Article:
Mostly minor so far, thankfully, possibly because of all the editing I do beforehand. Many are just making sure that character’s motivations are right, that there’s enough detail to support the way they behave and the decisions they make. When my first book, The Man on the Street, was initially out on submission one editor was very interested in the book but couldn’t convince the rest of the Acquisitions Team. He asked me to do some fairly major rewrites to try and get it through, both structurally and in terms of adding other characters and plot links. I did them but it still didn’t get picked up by that publisher. However, the new version went back out on submission and I received several offers for that version so it was well worth all the work in the end.

Does it go through various stages, like developmental, copy editing and then proofing? Or is it straight into copy and proofing? Or again, does that vary on book and publisher?

Yes, my editor is the first port of call. She covers pretty much everything but is the only one who really considers structure. Once she’s happy it goes to a copy editor and then for final proofing. The copy editing is always interesting as often I find it’s quite a subjective process. My books are set in Newcastle so there’s quite a lot of vernacular and, though it’s written in close third, the voice is very particular and there are some words that just sound better than others. My first copy editor changed ‘knelt’ ‘leant’ ‘leapt’ and ‘dreamt’ to ‘kneeled’ ‘leaned’ ‘leaped’ and ‘dreamed’ but it didn’t sound right in that voice so I changed them all back again.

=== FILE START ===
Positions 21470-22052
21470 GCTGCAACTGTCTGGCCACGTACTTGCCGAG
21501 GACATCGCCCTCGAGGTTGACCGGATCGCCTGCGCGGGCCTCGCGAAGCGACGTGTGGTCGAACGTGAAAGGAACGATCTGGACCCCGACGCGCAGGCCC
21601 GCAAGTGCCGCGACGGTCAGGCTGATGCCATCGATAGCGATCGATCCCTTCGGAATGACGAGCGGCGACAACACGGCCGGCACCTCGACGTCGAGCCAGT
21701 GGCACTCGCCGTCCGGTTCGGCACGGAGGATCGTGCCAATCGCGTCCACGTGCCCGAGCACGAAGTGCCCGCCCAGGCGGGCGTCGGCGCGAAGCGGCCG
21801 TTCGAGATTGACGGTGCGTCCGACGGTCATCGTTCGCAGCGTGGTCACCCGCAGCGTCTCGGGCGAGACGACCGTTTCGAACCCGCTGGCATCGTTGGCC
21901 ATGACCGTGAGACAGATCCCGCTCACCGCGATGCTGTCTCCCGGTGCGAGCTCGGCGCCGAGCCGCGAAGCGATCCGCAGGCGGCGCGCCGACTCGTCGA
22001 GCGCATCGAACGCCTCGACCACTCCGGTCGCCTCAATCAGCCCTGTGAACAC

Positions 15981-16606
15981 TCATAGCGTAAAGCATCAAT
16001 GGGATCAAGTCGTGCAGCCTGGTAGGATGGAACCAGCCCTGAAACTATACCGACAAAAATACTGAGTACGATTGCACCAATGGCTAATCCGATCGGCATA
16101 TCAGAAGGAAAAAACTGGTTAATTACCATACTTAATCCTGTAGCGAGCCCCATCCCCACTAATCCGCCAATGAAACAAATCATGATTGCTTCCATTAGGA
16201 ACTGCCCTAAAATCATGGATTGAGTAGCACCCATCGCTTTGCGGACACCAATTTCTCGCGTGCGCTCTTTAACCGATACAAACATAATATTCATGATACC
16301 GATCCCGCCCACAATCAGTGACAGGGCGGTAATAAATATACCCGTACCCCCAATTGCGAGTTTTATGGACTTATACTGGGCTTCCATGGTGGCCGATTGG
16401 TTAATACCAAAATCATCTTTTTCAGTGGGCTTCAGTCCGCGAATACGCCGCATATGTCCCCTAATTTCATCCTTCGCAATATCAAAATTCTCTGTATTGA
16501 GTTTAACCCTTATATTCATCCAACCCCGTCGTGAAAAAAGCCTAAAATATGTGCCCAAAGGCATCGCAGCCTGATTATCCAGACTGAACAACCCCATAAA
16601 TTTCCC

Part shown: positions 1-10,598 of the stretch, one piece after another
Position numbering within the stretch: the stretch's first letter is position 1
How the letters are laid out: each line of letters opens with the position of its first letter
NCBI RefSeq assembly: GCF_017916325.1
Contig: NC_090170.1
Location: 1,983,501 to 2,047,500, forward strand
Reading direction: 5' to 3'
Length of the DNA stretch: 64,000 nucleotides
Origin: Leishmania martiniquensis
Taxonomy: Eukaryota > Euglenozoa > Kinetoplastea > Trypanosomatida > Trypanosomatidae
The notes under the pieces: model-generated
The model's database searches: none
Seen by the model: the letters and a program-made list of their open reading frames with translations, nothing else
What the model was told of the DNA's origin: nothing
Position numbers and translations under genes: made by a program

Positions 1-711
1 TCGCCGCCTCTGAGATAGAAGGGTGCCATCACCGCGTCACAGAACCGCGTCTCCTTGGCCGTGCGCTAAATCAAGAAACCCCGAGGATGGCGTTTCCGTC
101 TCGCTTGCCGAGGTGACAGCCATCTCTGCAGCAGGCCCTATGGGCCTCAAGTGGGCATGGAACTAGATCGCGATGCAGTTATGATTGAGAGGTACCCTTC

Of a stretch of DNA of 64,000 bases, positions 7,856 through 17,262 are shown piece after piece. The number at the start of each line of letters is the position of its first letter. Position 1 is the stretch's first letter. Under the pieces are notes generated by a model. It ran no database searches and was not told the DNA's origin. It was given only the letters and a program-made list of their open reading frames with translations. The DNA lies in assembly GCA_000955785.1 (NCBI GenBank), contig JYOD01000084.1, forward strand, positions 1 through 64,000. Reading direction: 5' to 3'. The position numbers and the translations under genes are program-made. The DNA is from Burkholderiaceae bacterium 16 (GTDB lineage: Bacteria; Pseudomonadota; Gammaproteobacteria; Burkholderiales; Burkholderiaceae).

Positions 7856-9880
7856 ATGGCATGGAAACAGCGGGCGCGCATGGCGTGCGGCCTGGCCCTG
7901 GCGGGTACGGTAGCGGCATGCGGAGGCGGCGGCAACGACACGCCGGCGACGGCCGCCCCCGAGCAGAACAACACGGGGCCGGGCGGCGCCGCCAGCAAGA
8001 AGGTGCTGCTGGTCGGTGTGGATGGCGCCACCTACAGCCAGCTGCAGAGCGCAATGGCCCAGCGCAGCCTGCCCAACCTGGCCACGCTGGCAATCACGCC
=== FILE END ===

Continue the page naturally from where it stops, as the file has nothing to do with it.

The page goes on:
What would you say best practice is in regards to accepting/rejecting edits - is there always a discussion, or do you feel you have to accept all/some of them?

I think you have to be grown-up about it. All the suggested edits come from a good place, everybody involved is trying to make your book the best version it can be. So I take every single suggestion seriously and try to make them work. Sometimes, if I understand the rational for a suggested change but don’t like the proposed solution I’ll change things in a different way than suggested. I’d say I probably end up accepting about 75% of the edits proposed. If I don’t accept things then, when I send back the new draft, I always explain why I don’t think the suggested changes were a good idea or why they don’t work in the context of the rest of the book.

Do you find it hard to embrace the suggestions/changes given? 

Not at all. Ultimately I’ve got be happy with the finished book – it’s got my name on it after all - but I think if you have a sympathetic editor then most suggested edits will improve the book.

Thanks so much for taking part in this blog series.

The word on the street is that a rogue batch of Spice - the zombie drug sweeping the inner cities - is to blame, but when one of Jimmy's few close friends is caught up in the carnage, loyalty compels him to find out what's really going on.

One Way Street sees the welcome return of Jimmy Mullen, the homeless, PTSD-suffering, veteran as he attempts to rebuild his life following the events in The Man on the Street.

As his probation officer constantly reminds him: all he needs to do is keep out of trouble. Sadly for him, trouble seems to have a habit of tracking Jimmy down.

Available from Amazon and all good bookstores - click on the book cover to be redirected to Amazon UK.